Weak bladder muscles

Most often occurring in large breed female dogs, a weak bladder is actually caused by a weakening of the sphincter muscle that controls elimination. This condition can occur because of old age or other issues, such as hormone-associated urinary incontinence in spayed females. Fortunately, it's often very treatable. In most cases, your veterinarian can prescribe medicines, hormones or surgical treatments that help tighten the urinary bladder sphincter.


Infections of the urinary tract, including bladder infections, are a common cause of urinary incontinence in dogs. UTIs occur more often in female dogs. Besides puddles on the floor, watch for excessive consumption of water, frequent urination or urinating only small amounts. Diagnosis comes from a urine culture. UTIs often are easily treatable with a round of antibiotics prescribed by your veterinarian.

Kidney disease

Symptoms of kidney problems include drinking large amounts of water and excessive urination; as the disease progresses, the dog may later lose weight, eat less and have an unhealthy looking coat. Kidney problems, such as renal failure, may not be treatable, but your dog may be able to live with the disease for several months or years with medication and a special diet.

Urinary stones

Urinary stones form from minerals that accumulate in the urinary tract. The symptoms include inappropriate elimination and straining to urinate. Your veterinarian may perform a urinalysis to look for crystals in your dog's urine, which can be an early indication of a problem that might lead to urinary stones. They can be painful, but they're often treatable with diet, medicines that dissolve the stones or, in severe cases, surgery.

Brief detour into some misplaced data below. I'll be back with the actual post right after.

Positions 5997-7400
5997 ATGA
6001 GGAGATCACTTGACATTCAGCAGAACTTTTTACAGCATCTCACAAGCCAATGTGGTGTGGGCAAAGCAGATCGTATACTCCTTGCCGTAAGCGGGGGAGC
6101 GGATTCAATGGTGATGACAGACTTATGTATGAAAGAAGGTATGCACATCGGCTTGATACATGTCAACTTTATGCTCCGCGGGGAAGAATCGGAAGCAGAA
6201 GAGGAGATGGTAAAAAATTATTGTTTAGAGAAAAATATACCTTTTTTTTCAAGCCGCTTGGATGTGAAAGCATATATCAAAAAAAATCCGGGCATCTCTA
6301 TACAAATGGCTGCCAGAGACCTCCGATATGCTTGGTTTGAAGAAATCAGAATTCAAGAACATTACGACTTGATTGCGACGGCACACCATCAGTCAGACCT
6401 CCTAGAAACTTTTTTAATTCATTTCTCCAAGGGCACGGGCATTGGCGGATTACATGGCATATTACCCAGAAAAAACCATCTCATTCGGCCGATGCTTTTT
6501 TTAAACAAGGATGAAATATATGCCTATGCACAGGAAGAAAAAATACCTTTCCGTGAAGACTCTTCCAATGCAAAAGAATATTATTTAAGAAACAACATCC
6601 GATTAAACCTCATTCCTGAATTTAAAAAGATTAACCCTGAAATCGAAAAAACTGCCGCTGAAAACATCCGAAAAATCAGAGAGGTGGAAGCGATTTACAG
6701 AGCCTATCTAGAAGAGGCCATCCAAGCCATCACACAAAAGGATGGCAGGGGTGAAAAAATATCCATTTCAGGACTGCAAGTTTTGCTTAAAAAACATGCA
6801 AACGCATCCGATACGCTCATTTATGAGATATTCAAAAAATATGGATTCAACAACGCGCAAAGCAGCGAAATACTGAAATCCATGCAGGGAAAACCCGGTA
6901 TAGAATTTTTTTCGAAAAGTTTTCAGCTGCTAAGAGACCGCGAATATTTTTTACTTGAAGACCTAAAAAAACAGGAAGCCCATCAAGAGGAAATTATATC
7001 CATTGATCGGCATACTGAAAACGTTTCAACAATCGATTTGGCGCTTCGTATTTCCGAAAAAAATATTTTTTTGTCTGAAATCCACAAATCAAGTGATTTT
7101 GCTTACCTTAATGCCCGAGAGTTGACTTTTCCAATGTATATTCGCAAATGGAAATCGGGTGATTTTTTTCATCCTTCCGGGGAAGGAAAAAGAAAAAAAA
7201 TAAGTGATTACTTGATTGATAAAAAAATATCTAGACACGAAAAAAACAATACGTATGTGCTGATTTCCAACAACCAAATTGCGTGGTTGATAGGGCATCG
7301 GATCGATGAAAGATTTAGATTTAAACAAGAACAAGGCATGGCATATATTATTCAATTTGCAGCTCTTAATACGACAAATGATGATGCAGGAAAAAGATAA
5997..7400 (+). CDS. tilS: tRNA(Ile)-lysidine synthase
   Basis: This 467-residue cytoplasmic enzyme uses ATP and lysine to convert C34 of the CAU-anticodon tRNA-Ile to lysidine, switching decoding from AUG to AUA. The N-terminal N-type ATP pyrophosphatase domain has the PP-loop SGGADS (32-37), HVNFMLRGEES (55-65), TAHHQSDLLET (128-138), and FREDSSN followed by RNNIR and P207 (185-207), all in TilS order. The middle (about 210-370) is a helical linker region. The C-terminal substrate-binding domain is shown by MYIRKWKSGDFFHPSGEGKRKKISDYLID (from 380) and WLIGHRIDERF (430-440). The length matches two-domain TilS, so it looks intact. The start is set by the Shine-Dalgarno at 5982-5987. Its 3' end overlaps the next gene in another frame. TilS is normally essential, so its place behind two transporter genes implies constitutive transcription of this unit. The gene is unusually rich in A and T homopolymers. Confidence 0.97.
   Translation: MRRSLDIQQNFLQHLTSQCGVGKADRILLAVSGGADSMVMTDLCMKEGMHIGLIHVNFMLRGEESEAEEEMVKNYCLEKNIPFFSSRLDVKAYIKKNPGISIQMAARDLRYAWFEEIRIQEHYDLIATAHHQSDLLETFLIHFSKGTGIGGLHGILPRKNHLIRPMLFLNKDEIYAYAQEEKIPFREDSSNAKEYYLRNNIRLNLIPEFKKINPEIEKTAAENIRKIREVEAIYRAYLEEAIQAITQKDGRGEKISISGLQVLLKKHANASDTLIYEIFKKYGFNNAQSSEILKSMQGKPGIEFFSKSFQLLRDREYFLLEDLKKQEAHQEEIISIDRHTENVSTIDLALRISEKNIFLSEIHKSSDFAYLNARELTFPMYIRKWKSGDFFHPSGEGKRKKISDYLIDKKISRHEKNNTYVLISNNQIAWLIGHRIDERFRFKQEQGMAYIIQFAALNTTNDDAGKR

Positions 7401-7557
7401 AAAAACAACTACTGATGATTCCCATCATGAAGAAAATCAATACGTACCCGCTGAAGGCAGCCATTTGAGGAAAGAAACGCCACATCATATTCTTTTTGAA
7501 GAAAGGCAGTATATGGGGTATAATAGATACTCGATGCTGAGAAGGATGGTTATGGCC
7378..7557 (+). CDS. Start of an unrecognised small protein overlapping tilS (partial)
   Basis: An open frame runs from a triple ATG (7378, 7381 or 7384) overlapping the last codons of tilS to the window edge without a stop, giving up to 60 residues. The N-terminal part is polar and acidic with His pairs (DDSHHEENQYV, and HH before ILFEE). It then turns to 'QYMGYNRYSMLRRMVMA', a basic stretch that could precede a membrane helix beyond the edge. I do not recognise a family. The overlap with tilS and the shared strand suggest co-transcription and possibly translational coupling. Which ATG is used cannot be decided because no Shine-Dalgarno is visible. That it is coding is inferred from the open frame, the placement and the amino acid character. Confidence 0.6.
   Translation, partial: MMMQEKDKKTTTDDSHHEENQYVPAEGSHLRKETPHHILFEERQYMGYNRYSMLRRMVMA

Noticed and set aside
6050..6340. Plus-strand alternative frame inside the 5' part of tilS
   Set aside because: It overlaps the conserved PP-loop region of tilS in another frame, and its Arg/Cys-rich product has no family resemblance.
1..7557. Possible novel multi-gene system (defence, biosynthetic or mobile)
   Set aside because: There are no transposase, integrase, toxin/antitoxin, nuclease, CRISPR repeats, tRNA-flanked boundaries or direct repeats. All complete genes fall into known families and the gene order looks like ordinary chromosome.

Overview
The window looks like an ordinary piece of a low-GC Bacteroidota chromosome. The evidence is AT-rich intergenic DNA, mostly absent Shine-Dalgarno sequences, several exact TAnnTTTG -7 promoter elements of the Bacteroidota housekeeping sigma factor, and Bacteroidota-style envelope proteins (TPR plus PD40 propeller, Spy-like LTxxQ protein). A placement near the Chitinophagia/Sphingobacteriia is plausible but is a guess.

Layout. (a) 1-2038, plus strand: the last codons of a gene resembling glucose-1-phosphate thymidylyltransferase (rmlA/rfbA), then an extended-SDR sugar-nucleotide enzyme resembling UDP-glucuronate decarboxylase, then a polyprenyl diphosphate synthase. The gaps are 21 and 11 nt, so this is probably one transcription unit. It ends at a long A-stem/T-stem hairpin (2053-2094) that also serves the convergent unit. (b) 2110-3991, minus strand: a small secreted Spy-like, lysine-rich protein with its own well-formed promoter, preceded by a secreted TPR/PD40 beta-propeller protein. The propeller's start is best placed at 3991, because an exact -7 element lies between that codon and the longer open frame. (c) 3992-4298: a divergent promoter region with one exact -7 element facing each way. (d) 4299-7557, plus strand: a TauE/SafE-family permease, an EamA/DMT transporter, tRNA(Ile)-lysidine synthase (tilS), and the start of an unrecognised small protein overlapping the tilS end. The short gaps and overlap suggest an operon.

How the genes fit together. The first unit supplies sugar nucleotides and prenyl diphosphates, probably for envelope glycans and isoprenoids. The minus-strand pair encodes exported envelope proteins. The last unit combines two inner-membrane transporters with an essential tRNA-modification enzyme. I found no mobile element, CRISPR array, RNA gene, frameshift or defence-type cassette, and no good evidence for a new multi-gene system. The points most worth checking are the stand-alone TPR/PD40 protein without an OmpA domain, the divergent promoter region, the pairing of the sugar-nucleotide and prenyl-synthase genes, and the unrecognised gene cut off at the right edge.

Symptoms of diabetes in dogs include excessive drinking, eating and urination accompanied by weight loss. Bloodwork can confirm the diagnosis, and your veterinarian may recommend home monitoring of your dog's urine and a combination of insulin injections and changes to the dog's diet and exercise patterns.

Cushing's disease

Cushing's disease is a fairly common hormone disorder that occurs in dogs. Symptoms include incontinence and excessive drinking, eating and urination. While bloodwork or urinary tests may indicate Cushing's disease, the presence of the disease can be confirmed by a specific test performed by your veterinarian. If diagnosed, Cushing's disease usually can be treated with different medications.

Help is available

Your veterinarian can help you get to the bottom of the problem, but you should know that you can also prevent puddles using doggie diapers or pads. These products have become more popular over the years and now even come in a range of stylish options.

Coping with urinary problems can certainly be difficult, but they don't have to mean turning your doggy friend permanently outdoors. If you have successfully helped your dog with this type of problem, share your story below!